Don’t be afraid, even if at first you feel a little silly. It takes practice to make it feel natural, and by taking photos at these impromptu moments, you will not only become a more confident photographer, but also capture some great shots.

Breaking away from your comfort zone is really liberating.

Challenge Yourself

You will feel very empowered as new perspectives and places will give you so many fresh opportunities to get creative.

A top tip to include in your camera bag when out and about, is a spare fully charged battery. There is nothing worse than when you are all set up and ready to shoot when you realise your battery is dead!

Look for the Light

Light seems such a simple component, but so important when you are composing your shot. Your lighting will effect the overall look of the image, and a slight change can make the most dramatic effect.

Lighting is the most important aspect to consider when you are composing your capture.You will have to think about:

  • Light quality
  • Light direction, and
  • Light intensity. For example, you might need to add some artificial light to the scene, or if shooting outdoors, you may need to reposition the subject and yourself to a more shady area.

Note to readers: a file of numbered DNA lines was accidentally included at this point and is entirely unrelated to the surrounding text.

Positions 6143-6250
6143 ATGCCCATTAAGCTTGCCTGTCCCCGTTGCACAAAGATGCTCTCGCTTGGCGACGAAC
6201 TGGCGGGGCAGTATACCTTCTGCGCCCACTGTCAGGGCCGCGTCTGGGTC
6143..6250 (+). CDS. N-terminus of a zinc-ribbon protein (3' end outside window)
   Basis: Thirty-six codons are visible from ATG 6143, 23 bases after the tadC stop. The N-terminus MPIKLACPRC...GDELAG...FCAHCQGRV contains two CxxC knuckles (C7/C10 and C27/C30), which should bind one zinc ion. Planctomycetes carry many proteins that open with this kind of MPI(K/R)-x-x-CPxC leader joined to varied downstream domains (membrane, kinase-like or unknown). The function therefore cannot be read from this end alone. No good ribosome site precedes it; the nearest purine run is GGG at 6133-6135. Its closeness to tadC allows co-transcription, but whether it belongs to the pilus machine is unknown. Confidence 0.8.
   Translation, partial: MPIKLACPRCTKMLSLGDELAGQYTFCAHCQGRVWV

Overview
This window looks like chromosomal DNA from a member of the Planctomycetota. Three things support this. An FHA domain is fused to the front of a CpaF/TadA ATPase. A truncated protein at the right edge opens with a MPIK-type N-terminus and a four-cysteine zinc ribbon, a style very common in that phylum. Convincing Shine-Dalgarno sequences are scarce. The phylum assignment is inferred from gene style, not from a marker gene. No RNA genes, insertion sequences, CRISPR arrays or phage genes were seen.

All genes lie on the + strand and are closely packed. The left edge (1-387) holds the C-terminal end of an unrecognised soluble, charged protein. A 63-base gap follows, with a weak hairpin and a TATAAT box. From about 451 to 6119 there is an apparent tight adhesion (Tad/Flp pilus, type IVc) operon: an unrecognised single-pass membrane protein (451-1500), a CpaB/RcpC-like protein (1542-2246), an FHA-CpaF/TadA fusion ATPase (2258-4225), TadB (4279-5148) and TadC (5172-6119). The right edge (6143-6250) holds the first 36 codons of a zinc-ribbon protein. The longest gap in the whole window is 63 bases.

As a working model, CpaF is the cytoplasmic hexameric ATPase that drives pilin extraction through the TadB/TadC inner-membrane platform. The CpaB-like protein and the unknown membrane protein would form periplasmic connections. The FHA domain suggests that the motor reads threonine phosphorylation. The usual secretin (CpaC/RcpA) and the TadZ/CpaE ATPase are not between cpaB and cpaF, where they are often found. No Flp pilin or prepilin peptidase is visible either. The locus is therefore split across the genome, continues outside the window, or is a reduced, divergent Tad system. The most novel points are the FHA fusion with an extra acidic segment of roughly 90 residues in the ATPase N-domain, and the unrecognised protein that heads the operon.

Natural lighting provides us with a readily available variable lighting that changes though the day, from sunlight to moonlight.

A great way to explore the changing natural light is to take photo’s during the day, and keep a note of the times and where in the house you have taken them. This may seem odd, but it will give you a sense of where the best light is at what time, and you may be surprised when you find that a certain room has the perfect lighting at 10am. Keeping a written record of this experiment will help you to pin point the best rooms to photograph in, and give you the freedom to be able to take captures with more confidence by following the light.

Camera Kit

Once you have chosen your camera body, you will of course need a lens. The first lens I bought that has really helped me (and that I still use regularly), is the 50mm 1.8 Canon fixed focal lens. This lens is priced really well and will set you back between £80 – £100. As it is a fixed focal lens, you will have to move toward your subjects, which is a great starting point to learn about Aperture Priority, and also to do the leg work yourself instead of relying on a zoom lens. I have found that this has helped me no end in the beginning of learning about my DSLR. This is a good lens to start with both for price and reliability.

Another great bit of kit that has really helped me get the sharp shots I was looking for, is to invest in a tripod. You have spent good money on a camera body and lens or lenses, so you need a sturdy tripod to hold these up safely so you can get those wonderful captures you are looking for.